A federal judge on Monday (July 30) ordered the federal government to seek consent from immigrant parents before their children are administered psychotropic drugs, after a court filing revealed that agency staff at a Texas facility medicated dozens of children without permission.
U.S. District Judge Dolly M. Gee ruled that the federal government violated parts of the Flores agreement, a 1997 settlement that outlines detention protocols for immigrant children. Gee ordered the U.S. to stop the practice at the Shiloh Residential Treatment Center in Manvel, Texas, except in cases of emergency.
According to the court filing, one child at Shiloh was concurrently prescribed two antipsychotics, an antidepressant and an anti-hypersensative drug—Prazosin, Quetiapine, Sertraline, and Olanzapine. They are a combination of medications that counter professional association guidelines.
Psychotropic drugs also include Xanax and commonly prescribed antidepressants such as Zoloft and Prozac.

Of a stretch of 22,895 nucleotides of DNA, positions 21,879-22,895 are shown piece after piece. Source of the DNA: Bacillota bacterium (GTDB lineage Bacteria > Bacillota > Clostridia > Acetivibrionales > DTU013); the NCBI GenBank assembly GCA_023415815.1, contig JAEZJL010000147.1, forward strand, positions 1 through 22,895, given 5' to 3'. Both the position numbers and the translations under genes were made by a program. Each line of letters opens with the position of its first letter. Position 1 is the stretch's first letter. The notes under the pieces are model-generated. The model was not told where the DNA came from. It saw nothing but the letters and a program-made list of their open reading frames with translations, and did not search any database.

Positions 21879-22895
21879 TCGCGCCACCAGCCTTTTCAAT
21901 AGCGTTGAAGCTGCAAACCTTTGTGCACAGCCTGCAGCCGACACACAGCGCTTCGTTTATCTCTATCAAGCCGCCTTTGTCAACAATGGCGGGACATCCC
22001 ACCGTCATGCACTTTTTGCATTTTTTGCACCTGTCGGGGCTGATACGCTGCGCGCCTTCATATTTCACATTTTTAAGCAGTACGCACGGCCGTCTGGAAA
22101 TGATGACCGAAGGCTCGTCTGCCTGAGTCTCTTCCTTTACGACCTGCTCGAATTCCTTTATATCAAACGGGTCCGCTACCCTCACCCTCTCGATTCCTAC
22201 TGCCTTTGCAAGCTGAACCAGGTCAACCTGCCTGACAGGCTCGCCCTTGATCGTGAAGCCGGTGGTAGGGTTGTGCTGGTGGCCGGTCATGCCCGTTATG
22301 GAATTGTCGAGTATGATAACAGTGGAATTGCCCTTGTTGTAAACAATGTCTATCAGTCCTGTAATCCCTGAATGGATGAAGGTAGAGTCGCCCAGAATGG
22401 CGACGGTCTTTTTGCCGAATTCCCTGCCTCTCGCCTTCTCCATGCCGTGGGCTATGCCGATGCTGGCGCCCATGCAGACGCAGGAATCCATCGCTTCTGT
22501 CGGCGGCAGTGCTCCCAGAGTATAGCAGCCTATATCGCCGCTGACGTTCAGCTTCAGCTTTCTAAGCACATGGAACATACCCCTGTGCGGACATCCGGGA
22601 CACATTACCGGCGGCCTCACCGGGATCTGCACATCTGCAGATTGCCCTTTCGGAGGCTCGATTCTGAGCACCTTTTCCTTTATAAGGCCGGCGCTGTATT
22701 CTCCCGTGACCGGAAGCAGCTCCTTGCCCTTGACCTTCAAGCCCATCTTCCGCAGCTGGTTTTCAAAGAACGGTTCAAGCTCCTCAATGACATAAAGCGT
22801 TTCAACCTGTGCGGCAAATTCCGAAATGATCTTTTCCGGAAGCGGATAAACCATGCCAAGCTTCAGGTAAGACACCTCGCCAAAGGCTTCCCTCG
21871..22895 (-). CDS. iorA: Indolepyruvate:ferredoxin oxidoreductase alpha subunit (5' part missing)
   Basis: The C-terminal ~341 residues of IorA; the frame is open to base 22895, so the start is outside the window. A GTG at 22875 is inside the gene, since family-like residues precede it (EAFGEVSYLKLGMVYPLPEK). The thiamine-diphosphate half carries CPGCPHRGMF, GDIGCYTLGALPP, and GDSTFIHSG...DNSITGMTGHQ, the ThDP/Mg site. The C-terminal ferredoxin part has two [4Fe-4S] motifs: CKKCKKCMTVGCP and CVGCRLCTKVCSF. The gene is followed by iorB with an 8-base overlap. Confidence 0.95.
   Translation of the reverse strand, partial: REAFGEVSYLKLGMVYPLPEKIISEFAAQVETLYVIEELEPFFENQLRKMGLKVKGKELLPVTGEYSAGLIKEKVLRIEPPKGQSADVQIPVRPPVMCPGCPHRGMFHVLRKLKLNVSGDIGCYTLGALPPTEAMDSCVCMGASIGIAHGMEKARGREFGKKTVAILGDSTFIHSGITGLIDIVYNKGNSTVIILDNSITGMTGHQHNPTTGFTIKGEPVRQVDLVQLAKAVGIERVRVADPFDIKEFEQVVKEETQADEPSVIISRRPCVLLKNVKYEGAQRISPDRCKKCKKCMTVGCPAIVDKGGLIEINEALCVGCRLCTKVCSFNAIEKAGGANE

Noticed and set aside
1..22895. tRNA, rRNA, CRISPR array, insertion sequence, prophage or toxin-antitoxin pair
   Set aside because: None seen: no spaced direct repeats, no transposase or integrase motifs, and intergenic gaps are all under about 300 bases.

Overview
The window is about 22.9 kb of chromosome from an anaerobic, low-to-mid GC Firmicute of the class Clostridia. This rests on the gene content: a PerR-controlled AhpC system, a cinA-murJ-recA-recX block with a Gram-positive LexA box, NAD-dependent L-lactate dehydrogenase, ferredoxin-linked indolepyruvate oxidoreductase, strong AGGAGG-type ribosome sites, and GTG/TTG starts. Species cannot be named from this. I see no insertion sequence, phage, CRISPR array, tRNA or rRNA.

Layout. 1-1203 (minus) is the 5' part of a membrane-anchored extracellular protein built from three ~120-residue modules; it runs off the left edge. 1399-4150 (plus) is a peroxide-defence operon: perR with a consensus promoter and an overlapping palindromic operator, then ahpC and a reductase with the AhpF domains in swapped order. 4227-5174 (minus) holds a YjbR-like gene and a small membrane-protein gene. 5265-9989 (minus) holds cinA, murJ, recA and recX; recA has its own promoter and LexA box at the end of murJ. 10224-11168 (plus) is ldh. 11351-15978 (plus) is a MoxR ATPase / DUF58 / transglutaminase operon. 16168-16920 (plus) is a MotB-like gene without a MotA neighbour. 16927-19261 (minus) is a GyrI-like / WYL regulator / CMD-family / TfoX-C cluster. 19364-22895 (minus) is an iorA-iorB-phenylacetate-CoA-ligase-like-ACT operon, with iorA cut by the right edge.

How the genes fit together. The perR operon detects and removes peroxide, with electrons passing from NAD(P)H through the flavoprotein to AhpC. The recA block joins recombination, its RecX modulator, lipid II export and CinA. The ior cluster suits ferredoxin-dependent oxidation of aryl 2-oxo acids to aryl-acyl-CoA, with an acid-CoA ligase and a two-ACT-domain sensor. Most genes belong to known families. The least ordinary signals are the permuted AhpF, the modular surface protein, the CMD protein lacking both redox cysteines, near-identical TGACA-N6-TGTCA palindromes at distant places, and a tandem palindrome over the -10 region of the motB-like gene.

Another child said he was given 16 pills a day—nine in the morning and 7 in the evening—without knowing which medications he was taking or the nature of his illness. Other children described being forcibly held down and injected with drugs, revelations first reported by the investigative outlet Reveal.
Judge Gee also ordered the Office of Refugee Resettlement, which is responsible for housing immigrant minors, to move all children from Shiloh into less restrictive housing, except for children deemed by licensed professionals to pose a risk to themselves and others.
Gee ruled that Shiloh’s 24-hour surveillance and monitoring are "not necessary for the protection of minors or others."
Staff at the Shiloh detention center defended their actions in a statement posted on their website. It reads, in part: "All of the widely distributed allegations about Shiloh were found to be without merit. The children have been found to be properly cared for and treated."
Gee’s ruling comes as another federal judge has ordered the Trump administration to provide information on the whereabouts of hundreds of parents who were separated from their children after implementation of the government’s "zero tolerance immigration policy."
U.S. District Judge Dana Sabraw, who is overseeing the reunification of some 2,500 immigrant children separated from their parents, has given federal officials until Wednesday to locate the parents of 711 children who remain separated from their families.
At least 431 of these parents have already been deported. The American Civil Liberties Union, which filed a lawsuit earlier this year to end family separations, said last week that the Trump administration is doing nothing to find these deported parents.